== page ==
OT: hard drive crash

My friends hard drive crashed yesterday. I'm looking for sites and suggestions for him to get it going temporarly to get the data off (if
he's lucky). Symptoms were clicking and possibly the hard drive spinning on and off. Thanks Karl
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On Tue, 05 Jun 2007 02:45:54 -0000, " snipped-for-privacy@gmail.com"

Look for Hiren's Boot cd or ERD Commander. Hiren's boot cd is currently posted in alt.binaries.comp. Has a whole slew of utilities that may be able to help you save your data. ERD commander was also recently posted in that group too. Depending on the retention of your newsserver, you may be able to find them both. Dave
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Got them both. I'll burn them for him. Thanks Karl

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On Tue, 05 Jun 2007 10:56:39 -0000, " snipped-for-privacy@gmail.com"

There are some good utilities on those disks. Something there may be able to help. Good luck. Dave
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snipped-for-privacy@gmail.com wrote:

Take it to a "professional" so there is less chance of losing data.
Jim Chandler
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Not cheap, and no guarantee they will get usefull data.
Only two kinds of computer users - those who have lost data, and those who will.
BACK UP!!!!!
--
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clare, at, snyder.on.ca wrote:

Computers should come with Backup Alarms! ;-)
--
Service to my country? Been there, Done that, and I've got my DD214 to
prove it.
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On Tue, 05 Jun 2007 00:25:26 -0400, the renowned clare at snyder.on.ca wrote:

With some you pay nothing unless they get the data for you. I'd call that a sort of guarantee.

As Michael T. suggests.. <BEEP>....<BEEP>.....<BEEP>
Best regards, Spehro Pefhany
--
"it's the network..." "The Journey is the reward"
snipped-for-privacy@interlog.com Info for manufacturers: http://www.trexon.com
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On Tue, 05 Jun 2007 23:12:07 -0500, Spehro Pefhany

Haven't found one of them in the last 5 years - they all want about a hundred up front, which is non refundable and is applied to the total if and when they get your data.

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Jim Chandler wrote:

Only farm it out to a Pro if the data is worth hundreds of dollars. If so, get a ballpark figure from a data recovery specialist (*NOT* a guy who fixes PCs) then take their advice on pulling the drive and packing it to ship to them.
If its just business data or acedemic stuff and paper records exist it may well be cheaper to hire a data entry clerk and get them typed back in, especially if one is somewhat selective as to *what* the clerk is given to reenter and what gets a 1 line note referring to the hard copy.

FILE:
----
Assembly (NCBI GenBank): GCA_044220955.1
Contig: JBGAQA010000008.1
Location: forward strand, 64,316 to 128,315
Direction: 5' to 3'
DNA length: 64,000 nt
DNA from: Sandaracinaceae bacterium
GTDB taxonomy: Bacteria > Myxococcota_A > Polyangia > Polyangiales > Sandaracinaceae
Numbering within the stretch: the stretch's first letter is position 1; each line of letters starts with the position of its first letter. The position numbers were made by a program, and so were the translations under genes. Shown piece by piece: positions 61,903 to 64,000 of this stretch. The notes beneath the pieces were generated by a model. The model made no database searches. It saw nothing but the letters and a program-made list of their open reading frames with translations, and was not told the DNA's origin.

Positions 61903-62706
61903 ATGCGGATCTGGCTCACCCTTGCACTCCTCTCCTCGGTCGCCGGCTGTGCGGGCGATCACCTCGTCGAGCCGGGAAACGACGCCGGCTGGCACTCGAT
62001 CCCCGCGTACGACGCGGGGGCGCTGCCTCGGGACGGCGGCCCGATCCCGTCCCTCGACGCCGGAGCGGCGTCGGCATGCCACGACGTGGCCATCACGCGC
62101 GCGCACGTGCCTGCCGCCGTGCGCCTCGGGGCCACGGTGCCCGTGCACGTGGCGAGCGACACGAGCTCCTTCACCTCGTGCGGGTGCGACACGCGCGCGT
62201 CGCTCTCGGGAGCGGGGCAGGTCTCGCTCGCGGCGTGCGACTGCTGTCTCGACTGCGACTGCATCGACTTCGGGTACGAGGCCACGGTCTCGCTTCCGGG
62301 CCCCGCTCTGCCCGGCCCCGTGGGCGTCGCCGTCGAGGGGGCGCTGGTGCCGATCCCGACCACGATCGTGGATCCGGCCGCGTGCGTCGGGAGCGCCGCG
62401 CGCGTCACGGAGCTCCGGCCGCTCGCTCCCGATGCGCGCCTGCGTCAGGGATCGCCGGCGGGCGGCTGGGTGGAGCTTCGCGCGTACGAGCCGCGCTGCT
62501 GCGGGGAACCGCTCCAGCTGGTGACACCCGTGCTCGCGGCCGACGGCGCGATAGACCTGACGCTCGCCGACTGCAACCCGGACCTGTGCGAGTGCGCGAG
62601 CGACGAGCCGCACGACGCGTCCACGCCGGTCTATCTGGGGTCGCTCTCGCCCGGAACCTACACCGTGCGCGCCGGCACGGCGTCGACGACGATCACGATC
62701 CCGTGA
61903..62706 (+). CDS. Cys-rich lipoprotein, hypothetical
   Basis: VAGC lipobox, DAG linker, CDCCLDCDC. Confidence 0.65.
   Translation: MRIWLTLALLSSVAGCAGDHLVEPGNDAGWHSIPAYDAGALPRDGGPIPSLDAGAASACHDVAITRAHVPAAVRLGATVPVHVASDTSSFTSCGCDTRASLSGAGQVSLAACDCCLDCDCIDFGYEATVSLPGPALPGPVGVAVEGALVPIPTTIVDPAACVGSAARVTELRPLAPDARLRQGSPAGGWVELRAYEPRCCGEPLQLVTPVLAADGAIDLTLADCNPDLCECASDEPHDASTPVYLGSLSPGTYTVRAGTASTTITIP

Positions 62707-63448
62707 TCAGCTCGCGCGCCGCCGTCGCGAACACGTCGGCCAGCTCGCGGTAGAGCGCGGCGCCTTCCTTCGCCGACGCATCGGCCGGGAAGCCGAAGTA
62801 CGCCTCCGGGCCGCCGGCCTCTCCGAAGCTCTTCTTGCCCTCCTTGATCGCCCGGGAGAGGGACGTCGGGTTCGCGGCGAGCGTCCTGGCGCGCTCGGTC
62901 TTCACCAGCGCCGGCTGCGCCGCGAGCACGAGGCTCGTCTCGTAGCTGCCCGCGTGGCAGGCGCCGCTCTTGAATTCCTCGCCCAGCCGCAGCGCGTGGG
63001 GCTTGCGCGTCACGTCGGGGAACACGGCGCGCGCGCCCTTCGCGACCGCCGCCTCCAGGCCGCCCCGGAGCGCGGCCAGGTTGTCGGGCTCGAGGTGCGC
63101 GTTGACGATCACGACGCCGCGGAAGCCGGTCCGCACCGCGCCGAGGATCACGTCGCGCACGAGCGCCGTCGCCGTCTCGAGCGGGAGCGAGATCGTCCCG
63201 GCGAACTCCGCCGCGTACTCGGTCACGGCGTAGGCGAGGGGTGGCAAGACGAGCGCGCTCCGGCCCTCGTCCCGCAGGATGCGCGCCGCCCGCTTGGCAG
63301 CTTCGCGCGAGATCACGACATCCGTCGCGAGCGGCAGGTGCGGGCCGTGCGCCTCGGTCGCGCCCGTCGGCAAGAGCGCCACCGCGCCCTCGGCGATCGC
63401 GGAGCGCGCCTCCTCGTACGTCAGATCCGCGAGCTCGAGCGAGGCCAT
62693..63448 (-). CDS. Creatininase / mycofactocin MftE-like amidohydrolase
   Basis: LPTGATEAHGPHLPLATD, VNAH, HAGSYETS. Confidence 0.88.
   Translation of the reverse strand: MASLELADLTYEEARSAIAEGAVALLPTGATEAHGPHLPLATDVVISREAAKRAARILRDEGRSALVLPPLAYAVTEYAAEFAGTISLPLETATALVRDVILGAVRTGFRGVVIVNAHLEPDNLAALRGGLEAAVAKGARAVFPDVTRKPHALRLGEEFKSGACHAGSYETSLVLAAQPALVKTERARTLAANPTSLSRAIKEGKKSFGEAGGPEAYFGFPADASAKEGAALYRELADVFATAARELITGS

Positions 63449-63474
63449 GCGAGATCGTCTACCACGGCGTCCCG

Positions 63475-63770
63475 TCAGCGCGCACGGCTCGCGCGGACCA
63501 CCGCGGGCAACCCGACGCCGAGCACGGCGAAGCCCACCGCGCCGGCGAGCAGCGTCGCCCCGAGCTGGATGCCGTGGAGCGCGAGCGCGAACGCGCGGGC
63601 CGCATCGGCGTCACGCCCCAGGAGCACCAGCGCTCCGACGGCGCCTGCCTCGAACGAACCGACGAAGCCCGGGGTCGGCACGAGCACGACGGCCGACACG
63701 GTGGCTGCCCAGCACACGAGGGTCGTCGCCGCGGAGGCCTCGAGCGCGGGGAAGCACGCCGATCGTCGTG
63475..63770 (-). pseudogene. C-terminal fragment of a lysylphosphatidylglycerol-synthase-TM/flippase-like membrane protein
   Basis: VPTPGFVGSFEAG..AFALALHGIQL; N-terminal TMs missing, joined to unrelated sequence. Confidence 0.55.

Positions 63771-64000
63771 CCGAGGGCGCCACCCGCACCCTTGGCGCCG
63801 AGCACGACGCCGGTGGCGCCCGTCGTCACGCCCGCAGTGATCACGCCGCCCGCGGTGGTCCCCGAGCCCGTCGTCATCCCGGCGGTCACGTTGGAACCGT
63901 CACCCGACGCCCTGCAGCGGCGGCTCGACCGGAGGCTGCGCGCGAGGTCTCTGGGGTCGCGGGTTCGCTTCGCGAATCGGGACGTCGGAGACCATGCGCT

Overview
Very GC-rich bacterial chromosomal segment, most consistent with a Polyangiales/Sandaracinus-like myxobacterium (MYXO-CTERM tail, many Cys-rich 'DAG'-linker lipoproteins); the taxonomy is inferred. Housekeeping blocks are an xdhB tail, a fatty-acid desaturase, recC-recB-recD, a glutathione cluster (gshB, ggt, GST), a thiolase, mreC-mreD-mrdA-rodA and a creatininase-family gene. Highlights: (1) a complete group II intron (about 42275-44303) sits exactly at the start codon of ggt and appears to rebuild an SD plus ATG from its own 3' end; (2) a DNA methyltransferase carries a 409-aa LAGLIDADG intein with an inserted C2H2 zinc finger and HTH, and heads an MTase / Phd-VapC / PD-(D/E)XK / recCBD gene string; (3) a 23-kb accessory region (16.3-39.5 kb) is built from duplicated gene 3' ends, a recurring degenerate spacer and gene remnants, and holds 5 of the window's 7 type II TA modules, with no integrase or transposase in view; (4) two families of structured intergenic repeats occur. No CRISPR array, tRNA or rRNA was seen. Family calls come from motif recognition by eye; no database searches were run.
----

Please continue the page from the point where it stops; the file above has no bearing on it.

If its personal photos etc. it may or may not be worth it depending on their importance. Only your friend can decide that when you have some idea of the cost.
ONLY LOOK AT DIY METHODS AFTER YOU HAVE GONE OVER THE COST/BENEFIT OF PRO DATA RECOVERY WITH YOUR FRIEND AND GET IT IN WRITING THAT HE UNDERSTANDS THAT YOU MAY NOT GET IT ALL BACK, OR EVEN ANY OF IT AND THAT THE DRIVE MAY WELL DETERIORATE FURTHER EVEN TO THE POINT OF TOTAL FAILURE, MAKING IT UNRETREVABLE EVEN BY THE PROS.
I always used to tell customers that *some* of their data was allready like last year's snow, which did a lot to reduce unrealistic expectations . . .
Good Luck, the OP will need it :-)
--
Ian Malcolm. London, ENGLAND. (NEWSGROUP REPLY PREFERRED)
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On Tue, 05 Jun 2007 09:10:58 +0100, the renowned Ian Malcolm

I would expect data recovery from a data recovery company to run in the $1000 range these days plus the cost of a new drive to hold the data. They do stuff like move boards and controller from an exactly similar drive to the sick drive to get the data off it. That's not many hours of work for a professional. Both times I needed it (for business) over the past 20 years, they got all the data back. Even if you are dutifully doing backups and the backup is more than a week old, it might well be worth it financially.
Best regards, Spehro Pefhany
--
"it's the network..." "The Journey is the reward"
snipped-for-privacy@interlog.com Info for manufacturers: http://www.trexon.com
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how valuable is that data? if it can be duplicated or recreated in less than 40 or 50 hours of work, just do so - you may or may not get anything off of it, I've had very mixed luck, though I haven't resorted to major forensics - and professional recovery services are generally ineffective and expensive in my limited experience

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On Tue, 05 Jun 2007 02:45:54 -0000, " snipped-for-privacy@gmail.com"

Stick it in the freezer for about 6 hours inside a zip lock bag, and boot it up as a slave drive and dump it as fast as you can. It may take several freezings to get it all, depending on size.
regular Backups to DVD-RW are quite cheap these days as are 200gig USB drives.
Gunner
"Try thinking of the Libertarian Party as a rolled-up newspaper, useful in making the Republican puppy (I've given up on the Democratic bitch) go where he's supposed to -- not on that beautiful antique carpet we call the Constitution." -- L. Neil Smith, Bill Clinton's Reichstag Fire
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Gunner wrote: